In case it is found that an application by a company under sub-section (2) of section 248 has been made with the object of evading the liabilities of the company or with the intention to deceive the creditors or to defraud any other persons. Then the persons in charge of the management of the company shall, notwithstanding that the company has been notified as dissolved, be jointly and severally liable to any person or persons who had incurred loss or damage as a result of the company being notified as dissolved; and also be punishable for fraud in the manner as provided in section 447. Where a company stands dissolved under section 248, the company from the date mentioned in the notice under Section 248(5), shall cease to operate as a company and the Certificate of Incorporation issued to it shall be deemed to have been cancelled from such date except for the purpose of realising the amount due to the company and for the payment or discharge of the liabilities or obligations of the company.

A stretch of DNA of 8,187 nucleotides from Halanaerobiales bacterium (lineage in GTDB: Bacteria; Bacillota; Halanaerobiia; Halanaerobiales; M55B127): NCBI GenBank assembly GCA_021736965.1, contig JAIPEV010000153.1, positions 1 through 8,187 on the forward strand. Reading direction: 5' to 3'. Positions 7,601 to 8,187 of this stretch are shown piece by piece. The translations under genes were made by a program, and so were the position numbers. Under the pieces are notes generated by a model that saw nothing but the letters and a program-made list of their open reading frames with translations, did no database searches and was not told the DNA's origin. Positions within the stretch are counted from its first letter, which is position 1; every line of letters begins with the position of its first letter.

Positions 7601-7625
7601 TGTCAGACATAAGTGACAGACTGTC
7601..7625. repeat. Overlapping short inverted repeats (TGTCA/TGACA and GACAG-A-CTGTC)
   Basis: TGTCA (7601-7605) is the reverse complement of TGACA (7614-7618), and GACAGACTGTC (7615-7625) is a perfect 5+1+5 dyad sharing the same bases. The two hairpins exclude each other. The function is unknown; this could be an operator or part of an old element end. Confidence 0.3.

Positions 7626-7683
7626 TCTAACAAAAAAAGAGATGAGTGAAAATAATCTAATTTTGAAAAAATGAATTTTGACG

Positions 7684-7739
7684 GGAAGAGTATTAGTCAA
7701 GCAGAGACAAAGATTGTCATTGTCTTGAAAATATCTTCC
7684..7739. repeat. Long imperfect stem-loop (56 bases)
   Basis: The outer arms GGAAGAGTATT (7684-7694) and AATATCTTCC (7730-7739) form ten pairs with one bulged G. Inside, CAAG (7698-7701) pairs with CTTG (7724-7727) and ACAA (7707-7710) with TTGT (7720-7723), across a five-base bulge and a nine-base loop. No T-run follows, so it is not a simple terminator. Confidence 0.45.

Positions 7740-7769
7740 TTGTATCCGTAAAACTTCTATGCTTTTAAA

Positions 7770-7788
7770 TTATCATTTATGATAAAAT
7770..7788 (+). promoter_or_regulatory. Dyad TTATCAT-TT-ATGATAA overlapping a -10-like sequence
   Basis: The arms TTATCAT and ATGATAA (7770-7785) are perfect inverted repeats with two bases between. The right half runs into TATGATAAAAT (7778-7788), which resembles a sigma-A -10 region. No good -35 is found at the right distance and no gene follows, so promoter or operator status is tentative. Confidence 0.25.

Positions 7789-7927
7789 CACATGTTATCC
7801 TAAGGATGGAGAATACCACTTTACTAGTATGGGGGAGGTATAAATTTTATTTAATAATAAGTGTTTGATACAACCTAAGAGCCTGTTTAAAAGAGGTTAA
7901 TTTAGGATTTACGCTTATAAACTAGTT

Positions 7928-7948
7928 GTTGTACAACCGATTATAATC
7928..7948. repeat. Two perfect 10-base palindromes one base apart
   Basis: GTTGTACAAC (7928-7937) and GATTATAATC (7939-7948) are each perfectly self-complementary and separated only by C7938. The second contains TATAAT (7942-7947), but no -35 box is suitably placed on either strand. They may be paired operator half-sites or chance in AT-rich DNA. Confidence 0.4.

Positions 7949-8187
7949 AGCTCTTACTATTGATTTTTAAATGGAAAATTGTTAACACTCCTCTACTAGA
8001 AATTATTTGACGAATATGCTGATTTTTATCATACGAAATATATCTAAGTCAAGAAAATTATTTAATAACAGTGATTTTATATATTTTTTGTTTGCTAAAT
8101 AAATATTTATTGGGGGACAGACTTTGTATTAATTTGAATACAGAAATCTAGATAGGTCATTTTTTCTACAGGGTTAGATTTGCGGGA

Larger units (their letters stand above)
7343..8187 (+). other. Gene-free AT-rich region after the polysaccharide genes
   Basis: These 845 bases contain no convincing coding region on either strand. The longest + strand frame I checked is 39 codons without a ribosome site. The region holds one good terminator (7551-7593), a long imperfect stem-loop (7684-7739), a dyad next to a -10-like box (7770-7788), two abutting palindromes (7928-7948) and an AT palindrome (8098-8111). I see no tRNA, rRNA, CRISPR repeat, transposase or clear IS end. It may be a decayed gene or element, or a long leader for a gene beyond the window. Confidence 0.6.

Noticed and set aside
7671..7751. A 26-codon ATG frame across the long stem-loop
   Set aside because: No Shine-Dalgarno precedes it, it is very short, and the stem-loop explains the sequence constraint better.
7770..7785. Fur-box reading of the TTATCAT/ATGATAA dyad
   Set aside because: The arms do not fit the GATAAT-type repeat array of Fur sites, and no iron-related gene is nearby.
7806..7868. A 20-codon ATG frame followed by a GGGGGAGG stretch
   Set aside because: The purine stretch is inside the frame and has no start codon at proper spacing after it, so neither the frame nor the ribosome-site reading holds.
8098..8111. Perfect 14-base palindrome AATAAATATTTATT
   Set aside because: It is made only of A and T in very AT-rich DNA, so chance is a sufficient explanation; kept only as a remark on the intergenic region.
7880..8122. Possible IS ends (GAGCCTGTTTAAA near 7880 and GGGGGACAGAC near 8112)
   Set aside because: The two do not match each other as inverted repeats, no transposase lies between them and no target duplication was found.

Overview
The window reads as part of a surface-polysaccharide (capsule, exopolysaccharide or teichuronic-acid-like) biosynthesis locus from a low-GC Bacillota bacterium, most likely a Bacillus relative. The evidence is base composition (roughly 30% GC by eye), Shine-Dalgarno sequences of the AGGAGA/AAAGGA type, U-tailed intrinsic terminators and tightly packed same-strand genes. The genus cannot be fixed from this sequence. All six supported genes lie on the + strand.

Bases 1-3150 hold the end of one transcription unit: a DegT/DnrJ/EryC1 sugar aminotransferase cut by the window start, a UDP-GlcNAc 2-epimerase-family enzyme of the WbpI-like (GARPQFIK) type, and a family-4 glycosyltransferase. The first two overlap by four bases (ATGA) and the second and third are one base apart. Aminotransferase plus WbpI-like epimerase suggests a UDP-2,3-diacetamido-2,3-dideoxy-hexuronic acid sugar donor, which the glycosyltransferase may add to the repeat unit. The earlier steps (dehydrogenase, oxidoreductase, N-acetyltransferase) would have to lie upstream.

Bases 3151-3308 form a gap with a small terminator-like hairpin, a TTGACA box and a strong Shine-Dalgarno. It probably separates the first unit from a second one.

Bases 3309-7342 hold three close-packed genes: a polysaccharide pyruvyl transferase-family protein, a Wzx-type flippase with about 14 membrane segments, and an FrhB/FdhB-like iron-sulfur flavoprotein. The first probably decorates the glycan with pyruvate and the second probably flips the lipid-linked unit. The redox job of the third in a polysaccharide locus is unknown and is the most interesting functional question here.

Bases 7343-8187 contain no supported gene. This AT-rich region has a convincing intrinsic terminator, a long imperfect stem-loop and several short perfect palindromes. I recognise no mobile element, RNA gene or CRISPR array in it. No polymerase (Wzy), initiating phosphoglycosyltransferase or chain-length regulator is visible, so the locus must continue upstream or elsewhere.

Rectification of errors: If there happens any error, then the solution lies with the Appeal to the National Company Law Tribunal. Section 252 of the Companies Act, 2013 provides that- any person aggrieved by an order of the Registrar, notifying a company as dissolved under section 248, may file an appeal to the Tribunal within a period of three years from the date of the order of the Registrar. If the Tribunal is of the opinion that the removal of the name of the company from the register of companies is not justified, then it may order restoration of the name of the company in the register of companies. But before passing any order under this section, the Tribunal shall give a reasonable opportunity of making representations and of being heard to the Registrar, the company and all the persons concerned. On the other hand, if the Registrar is satisfied, that the name of the company has been struck off from the register of companies either inadvertently or on the basis of incorrect information furnished by the company or its directors, which requires restoration in the register of companies. Then the registrar may within a period of three years from the date of passing of the order dissolving the company under section 248, file an application before the Tribunal seeking restoration of name of such company. After the decision given by the Tribunal, a copy of the order passed by the Tribunal shall be filed by the company with the Registrar within thirty days from the date of the order. On receipt of the order the Registrar shall cause the name of the company to be restored in the register of companies and shall issue a fresh certificate of incorporation.